The status of “millionaire” has particular resonance in the United States, perhaps in part due to the weight contemporary America places upon meritocracy and the country’s perception of itself as a classless society.
According to an analysis of Federal Reserve data, Black families are far less likely to be millionaires than White families. Moreover, the racial wealth gap has persisted since the Civil Rights era and the passage of the Civil Rights Act. With these modern-day facts in mind, early Black millionaires have drawn attention as entrepreneurs who overcame significant structural barriers to achieve stunning success and wealth across a variety of areas. They have also won attention as underappreciated contributors to the formation of American capitalism, with Black contributions to developments such as industrialization also gaining recognition in recent decades.
- The status of “millionaire” has particular resonance in America, perhaps in part due to the weight placed upon meritocracy and the country’s self-perception as a classless society.
- For Black Americans, millionaire status has served as a signpost of success and opportunity in a country that tends to celebrate Horatio Alger–style rags-to-riches stories without irony or hesitation.
- According to recent reviews of financial worth, however, Black Americans are far less likely to be millionaires than White Americans.
- Though Madam C.J. Walker is often cited as the nation's first Black millionaire, there were several who predated her. The first Black millionaire was likely William Alexander Leidesdorff, according to some authors.
- In recent years, "billionaire" has displaced "millionaire" as a stand-in for the height of success.
William Alexander Leidesdorff (1810-1848) was likely America's first Black millionaire.
Leidesdorff, who had immigrated to the U.S. from the Danish West Indies, owned the first steamship in San Francisco Bay. He also accomplished a list of other notable firsts, including setting up the first public school in California, as well as creating the first hotel and the first waterfront warehouse in San Francisco.
Leidesdorff became a naturalized U.S. citizen in Louisiana in 1834 where he became a ship captain, according to historical accounts. He landed in California around 1841. It was there—where he spent the rest of his short life—that he would accumulate a fortune in commerce and real estate in the lead-up to the California Gold Rush. He eventually became a millionaire when gold was found on property he owned.
Leidesdorff was active in business and politics. During Mexican rule of California, he functioned as the U.S. Vice Consul at San Francisco, and he played a hand in aiding the Californians who undermined Mexican control of the region. He was also a city treasurer, councilman, and school committee member. He died unexpectedly of a fever in 1848. Because he hadn't set up a will and was a dual citizen, his fortune was auctioned off after much confusion. It was estimated to have been worth around $1,445,000.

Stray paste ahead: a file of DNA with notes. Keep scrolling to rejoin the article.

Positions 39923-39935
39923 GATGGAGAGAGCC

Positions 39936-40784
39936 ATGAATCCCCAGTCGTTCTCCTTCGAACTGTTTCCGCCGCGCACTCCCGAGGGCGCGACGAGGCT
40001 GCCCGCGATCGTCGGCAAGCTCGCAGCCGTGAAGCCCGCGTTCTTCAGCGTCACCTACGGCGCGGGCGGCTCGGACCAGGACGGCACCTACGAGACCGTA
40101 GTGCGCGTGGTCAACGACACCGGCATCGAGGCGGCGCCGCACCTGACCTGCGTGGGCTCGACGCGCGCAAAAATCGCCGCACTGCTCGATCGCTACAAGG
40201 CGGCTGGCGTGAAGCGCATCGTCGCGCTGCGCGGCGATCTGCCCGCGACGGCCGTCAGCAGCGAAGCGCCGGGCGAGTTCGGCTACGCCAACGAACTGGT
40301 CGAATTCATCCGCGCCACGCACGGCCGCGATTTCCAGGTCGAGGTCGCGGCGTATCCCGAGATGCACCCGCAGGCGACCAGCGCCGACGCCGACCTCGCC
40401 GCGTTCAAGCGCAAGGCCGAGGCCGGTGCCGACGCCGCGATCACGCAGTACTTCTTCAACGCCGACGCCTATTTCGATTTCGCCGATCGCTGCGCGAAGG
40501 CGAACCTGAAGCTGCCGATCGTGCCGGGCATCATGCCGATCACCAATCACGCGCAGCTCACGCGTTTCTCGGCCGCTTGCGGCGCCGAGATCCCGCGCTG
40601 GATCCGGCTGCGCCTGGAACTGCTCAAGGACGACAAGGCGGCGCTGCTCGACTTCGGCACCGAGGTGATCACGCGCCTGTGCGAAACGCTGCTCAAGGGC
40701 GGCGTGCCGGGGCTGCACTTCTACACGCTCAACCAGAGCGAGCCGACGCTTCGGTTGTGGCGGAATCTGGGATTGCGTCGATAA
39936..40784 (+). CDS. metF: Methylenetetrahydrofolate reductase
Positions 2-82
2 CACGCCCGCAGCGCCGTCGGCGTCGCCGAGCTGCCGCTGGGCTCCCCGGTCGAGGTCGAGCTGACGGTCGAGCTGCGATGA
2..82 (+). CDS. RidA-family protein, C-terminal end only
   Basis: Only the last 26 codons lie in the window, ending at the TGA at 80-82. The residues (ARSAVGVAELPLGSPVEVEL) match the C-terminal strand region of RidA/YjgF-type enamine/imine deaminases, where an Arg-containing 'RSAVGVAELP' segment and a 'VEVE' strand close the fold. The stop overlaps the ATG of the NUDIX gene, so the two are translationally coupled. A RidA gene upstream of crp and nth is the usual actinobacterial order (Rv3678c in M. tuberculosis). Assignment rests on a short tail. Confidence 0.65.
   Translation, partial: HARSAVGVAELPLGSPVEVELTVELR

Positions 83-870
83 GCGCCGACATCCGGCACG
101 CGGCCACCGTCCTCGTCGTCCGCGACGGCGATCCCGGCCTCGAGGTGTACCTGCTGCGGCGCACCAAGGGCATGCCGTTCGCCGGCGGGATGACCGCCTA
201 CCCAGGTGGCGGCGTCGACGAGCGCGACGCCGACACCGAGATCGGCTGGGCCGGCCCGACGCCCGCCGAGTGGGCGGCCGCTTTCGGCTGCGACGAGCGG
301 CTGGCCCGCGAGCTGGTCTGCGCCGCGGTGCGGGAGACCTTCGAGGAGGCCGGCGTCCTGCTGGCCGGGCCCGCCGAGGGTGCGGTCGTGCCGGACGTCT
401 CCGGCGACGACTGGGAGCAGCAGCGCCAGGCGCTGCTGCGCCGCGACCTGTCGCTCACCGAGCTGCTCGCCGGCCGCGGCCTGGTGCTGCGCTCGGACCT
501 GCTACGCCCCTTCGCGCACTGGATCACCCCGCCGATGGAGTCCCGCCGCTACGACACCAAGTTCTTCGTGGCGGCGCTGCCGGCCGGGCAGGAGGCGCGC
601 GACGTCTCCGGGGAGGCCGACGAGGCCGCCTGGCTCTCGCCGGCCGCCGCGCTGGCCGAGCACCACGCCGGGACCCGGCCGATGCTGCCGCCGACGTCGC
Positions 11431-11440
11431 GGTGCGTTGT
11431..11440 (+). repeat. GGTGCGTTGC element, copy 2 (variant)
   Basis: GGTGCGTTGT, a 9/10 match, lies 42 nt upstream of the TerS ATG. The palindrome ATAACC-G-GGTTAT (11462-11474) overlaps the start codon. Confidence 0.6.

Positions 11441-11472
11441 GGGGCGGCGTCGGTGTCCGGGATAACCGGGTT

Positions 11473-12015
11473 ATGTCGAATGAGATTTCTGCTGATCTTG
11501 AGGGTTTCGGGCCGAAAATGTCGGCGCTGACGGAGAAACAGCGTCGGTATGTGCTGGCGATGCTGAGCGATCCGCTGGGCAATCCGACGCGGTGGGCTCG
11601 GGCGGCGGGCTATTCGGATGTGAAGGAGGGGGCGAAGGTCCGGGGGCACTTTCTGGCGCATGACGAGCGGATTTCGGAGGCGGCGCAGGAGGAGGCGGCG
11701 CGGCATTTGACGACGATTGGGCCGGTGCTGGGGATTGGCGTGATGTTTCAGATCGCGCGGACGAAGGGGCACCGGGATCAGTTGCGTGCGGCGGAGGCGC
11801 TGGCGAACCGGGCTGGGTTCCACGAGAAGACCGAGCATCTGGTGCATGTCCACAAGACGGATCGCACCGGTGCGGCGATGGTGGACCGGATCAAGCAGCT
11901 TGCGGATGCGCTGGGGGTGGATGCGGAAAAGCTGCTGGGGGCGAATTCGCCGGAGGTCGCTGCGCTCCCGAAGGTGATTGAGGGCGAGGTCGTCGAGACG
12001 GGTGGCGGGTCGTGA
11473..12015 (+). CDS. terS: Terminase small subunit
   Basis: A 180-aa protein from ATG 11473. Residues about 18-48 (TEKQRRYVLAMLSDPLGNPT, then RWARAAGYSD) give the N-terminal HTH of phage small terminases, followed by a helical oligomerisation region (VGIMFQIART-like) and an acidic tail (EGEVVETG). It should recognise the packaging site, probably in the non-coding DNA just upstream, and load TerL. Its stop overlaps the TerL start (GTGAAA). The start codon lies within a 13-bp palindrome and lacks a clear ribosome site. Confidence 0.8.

John Carruthers Stanly (1774-1845) was a mixed-race former slave who himself became perhaps the biggest slaveowner in North Carolina. Upon being freed, Stanly became a barber, a relatively stable trade at that time. Eventually, he was able to purchase his wife and children's freedom. Stanly would come to own two plantations on Bachelor's Creek along the Neuse River, along with several houses and businesses. Stanly's involvement in real estate, cotton farming, and turpentine manufacturing made him one of the richest men in his county.
Jeremiah Hamilton (1806-1875), "Wall Street's first Black trader," made his fortune in New York in the 19th century.
Not much is known about Hamilton's early life, but he immigrated to New York after fleeing Haiti, where he was helping to bring in counterfeit coins for a consortium of New York merchants.
Litigious, secretive, and shrewd, Hamilton cut a figure in real estate speculation, deal brokering, and insurance fraud in a time when the burgeoning business in the state was mostly unregulated. A man of twisting fortunes, Hamilton lost his fortune—which he would later rebuild—in the 1837 financial panic and outwitted a lynch mob during the Civil War draft riots.
By the time of his 1875 death, he left his family a sizable fortune, estimated to be worth about $2 million (or about a quarter of a billion dollars in today's currency). An exception in every sense, Hamilton apparently showed little interest in racial struggles and was disliked by the Black press of his time. He also invested in railroads that wouldn't serve Black passengers or that segregated their compartments.
Mary Ellen Pleasant
Mary Ellen Pleasant (1815-1904) was the most powerful Black woman operating in San Francisco in the heat of California's Gold Rush. She may have been born a slave, but by the 1820s, she was living in New England and was involved with the Underground Railroad. While there, she married James Smith, who left her a significant amount of money upon his death. She left for San Francisco in 1852; accounts of her life suggest she was fleeing due to her work as an abolitionist.
Pleasant invested the money she inherited from her husband, including in profitable investments in real estate and mining stocks, and apparently, she listed her profession as "capitalist" on an 1890 census form. She was active in advancing the abolitionist cause. Pleasant provided financial support for fiery abolitionist John Brown, funding his raid on Harpers Ferry. She admitted this to reporters at the end of her life and had "friend of John Brown" inscribed on her tombstone. She was also a plaintiff in a case that went to the California Supreme Court and led to a decision that held that segregating streetcars was unconstitutional.
Robert Reed Church
Robert Reed Church, Sr., (1839-1912) was born to a White steamboat captain and an enslaved seamstress in Mississippi. Reed was enslaved after being captured while serving as a steward on the Victona steamer during the Civil War.
After being freed, he settled in Memphis. He made his money primarily in real estate, but he also ran a hotel and other businesses, including a saloon. He opened an auditorium, Church's Park and Auditorium, for Black members of the community, where President Theodore Roosevelt later spoke. He was also involved with the founding of the Solvent Savings Bank and Trust Company and in saving the Beale Street Baptist Church from foreclosure.
Madam C.J. Walker
The title of millionaire serves a financial, technical designation and also a cultural one. It denotes someone with an unusually high net worth who enjoys the freedoms and pleasures associated with that net worth.